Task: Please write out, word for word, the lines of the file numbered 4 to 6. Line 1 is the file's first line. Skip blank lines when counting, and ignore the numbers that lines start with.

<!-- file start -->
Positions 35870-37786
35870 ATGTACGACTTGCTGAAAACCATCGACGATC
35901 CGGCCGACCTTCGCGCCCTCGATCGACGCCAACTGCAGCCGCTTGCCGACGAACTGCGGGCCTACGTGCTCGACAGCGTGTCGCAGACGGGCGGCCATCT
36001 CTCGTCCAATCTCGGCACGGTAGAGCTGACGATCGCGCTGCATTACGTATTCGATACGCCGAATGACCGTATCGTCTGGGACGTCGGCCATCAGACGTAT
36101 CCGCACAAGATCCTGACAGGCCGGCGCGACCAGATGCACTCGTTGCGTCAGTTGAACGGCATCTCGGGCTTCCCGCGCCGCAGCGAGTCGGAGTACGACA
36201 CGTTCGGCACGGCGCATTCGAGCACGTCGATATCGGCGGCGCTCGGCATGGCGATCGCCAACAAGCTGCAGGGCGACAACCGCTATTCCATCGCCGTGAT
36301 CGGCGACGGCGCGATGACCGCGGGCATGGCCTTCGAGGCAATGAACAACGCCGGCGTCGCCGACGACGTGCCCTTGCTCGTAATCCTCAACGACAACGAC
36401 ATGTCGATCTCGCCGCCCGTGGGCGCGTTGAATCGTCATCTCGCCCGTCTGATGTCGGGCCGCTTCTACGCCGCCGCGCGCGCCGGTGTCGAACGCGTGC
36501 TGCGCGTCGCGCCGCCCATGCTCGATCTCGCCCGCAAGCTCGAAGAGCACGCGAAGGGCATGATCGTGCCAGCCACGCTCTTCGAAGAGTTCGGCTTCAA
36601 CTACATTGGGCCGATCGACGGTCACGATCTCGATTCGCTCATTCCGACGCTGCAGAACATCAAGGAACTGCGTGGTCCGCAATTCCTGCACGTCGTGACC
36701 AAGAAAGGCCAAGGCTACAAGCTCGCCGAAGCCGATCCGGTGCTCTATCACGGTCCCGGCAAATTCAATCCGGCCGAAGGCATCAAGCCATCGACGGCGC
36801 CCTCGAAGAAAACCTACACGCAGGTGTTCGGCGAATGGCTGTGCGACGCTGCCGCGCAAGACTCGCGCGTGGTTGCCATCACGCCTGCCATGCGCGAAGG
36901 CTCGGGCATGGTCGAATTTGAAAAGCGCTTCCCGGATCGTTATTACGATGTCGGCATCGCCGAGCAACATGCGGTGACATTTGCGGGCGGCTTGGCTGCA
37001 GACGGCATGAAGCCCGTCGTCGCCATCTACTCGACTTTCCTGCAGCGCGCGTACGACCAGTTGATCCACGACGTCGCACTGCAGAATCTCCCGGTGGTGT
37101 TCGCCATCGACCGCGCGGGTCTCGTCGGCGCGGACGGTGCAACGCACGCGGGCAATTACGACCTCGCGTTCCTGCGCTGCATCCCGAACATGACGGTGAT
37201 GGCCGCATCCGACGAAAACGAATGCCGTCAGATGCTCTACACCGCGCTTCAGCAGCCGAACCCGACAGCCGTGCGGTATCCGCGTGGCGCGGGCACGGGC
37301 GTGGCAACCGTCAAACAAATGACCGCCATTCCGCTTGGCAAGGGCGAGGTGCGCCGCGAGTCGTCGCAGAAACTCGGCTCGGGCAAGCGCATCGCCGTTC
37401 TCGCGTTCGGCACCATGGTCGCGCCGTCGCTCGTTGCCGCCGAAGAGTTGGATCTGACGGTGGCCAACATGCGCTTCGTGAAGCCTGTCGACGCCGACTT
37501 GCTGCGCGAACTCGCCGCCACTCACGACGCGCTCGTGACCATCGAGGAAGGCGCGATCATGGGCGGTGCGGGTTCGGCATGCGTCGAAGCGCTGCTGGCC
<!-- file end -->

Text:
36001 CTCGTCCAATCTCGGCACGGTAGAGCTGACGATCGCGCTGCATTACGTATTCGATACGCCGAATGACCGTATCGTCTGGGACGTCGGCCATCAGACGTAT
36101 CCGCACAAGATCCTGACAGGCCGGCGCGACCAGATGCACTCGTTGCGTCAGTTGAACGGCATCTCGGGCTTCCCGCGCCGCAGCGAGTCGGAGTACGACA
36201 CGTTCGGCACGGCGCATTCGAGCACGTCGATATCGGCGGCGCTCGGCATGGCGATCGCCAACAAGCTGCAGGGCGACAACCGCTATTCCATCGCCGTGAT